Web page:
English

From the very first day of English 9, the emphasis in our English courses is on careful reading and critical thinking. As you learn to practice these arts, you’ll discover how much more pleasure you begin to take in what you read.

“I used to read books in black and white, but three years of Commonwealth English classes have taught me to see all the colors.”

Commonwealth’s sequence of full-year English courses in ninth through eleventh grades presents readers with a wide range of texts in carefully ordered juxtaposition.In your work in class and at home you focus on the authors’ language, their imaginative vision, and the artful strategies they devise.

“Of all the things I’ve learned at Commonwealth, close reading has transformed me the most. I could talk about the patience and confidence it’s given me, and how I can look at the same five lines of a poem about 100 times, and, magically, still get something out of it. I think we all know that it’s one of the most flexible, useful tools we acquire here.”

As each year progresses, you encounter increasingly challenging works and pursue great and elusive questions. You come to understand that questions, not answers, are the reward that literature offers.

“We know not to expect other people to answer the tough questions for us. And we know that we will need time to answer those ourselves… if indeed we ever do answer them.”

Centered on close reading, a changing roster of half-credit electives (mostly for eleventh and twelfth graders) addresses your more specific literary interests (Shakespeare, for example, or Modernism).

“Reading Portrait of the Artist as a Young Man, I ended up so deeply immersed in the book that a new idea of reading’s worth started circling in my mind. Keeping a critical distance and asking questions are crucial. Yet it’s the act of throwing yourself wholly into a book or idea, letting yourself be seduced, that makes reading and thinking so attractive. Heart and critical intellect come together at Commonwealth.”

As a senior, you have a choice of English courses: the more traditional English 12 or Reasons for Writing, where you will use your critical reading and writing skills in a variety of modes that are not strictly literary—for example, the personal essay, science writing, the editorial, argumentation.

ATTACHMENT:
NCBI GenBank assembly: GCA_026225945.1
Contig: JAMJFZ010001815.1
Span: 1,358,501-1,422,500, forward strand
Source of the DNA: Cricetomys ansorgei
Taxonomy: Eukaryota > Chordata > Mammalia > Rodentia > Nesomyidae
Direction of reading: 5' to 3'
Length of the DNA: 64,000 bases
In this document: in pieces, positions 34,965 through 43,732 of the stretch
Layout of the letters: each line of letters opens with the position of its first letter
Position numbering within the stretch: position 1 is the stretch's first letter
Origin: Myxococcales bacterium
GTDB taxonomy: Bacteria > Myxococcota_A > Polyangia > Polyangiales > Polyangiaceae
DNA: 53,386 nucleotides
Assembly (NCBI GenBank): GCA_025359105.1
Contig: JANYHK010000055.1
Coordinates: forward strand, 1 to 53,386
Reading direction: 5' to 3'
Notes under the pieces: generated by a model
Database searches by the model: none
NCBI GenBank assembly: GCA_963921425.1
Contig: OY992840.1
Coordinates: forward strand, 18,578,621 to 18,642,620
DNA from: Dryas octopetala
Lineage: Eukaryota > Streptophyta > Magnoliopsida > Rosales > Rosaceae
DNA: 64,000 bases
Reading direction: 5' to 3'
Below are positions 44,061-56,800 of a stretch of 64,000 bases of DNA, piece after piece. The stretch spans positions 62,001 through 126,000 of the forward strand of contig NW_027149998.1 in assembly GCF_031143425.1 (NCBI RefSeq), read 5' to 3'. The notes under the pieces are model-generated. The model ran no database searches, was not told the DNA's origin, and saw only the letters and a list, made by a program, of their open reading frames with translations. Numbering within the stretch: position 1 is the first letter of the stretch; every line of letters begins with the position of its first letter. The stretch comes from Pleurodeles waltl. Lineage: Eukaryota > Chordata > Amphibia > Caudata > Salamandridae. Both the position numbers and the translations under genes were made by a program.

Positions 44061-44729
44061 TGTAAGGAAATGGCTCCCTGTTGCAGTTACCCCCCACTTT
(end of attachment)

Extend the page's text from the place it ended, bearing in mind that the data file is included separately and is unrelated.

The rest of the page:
“The idea that picking something apart completely can make it more interesting might be counterintuitive. Sometimes it doesn’t work; after teasing out so many different strands, all you’re left with is a bunch of raggedy threads and a comment from your English teacher telling you that you made a lot of good observations but didn’t quite bring everything to a conclusion. Sometimes, however, you can make connections that blow your mind.”

English 9

Reading, thinking, talking, listening. This class provides the foundation for your four years
of Commonwealth English classes: you learn how to read with sustained attention—to listen carefully to the particular language of a text, to perceive its impact, and to express what you have discovered in short, well-constructed essays.

In class discussion, you work with your classmates on trying out and refining your ideas about a reading. You get plenty of practice writing—and plenty of feedback, too—with frequent one- to two-page analytical essays; sometimes you will have the opportunity to imitate or parody distinctive styles of writing.

Texts may include: The Iliad or The Odyssey (dovetailing with the ninth-grade Ancient History course); Shakespeare, Much Ado About Nothing, Romeo and Juliet, or Julius Caesar; Brontë, Jane Eyre; Dickens, A Tale of Two Cities; Twain, Huckleberry Finn; Thomas, Under Milk Wood; Naipaul, Miguel Street; Rhys, Wide Sargasso Sea; Kingston, The Woman Warrior; Dillard, An American Childhood; and a smorgasbord of folktales, short poems, and stories.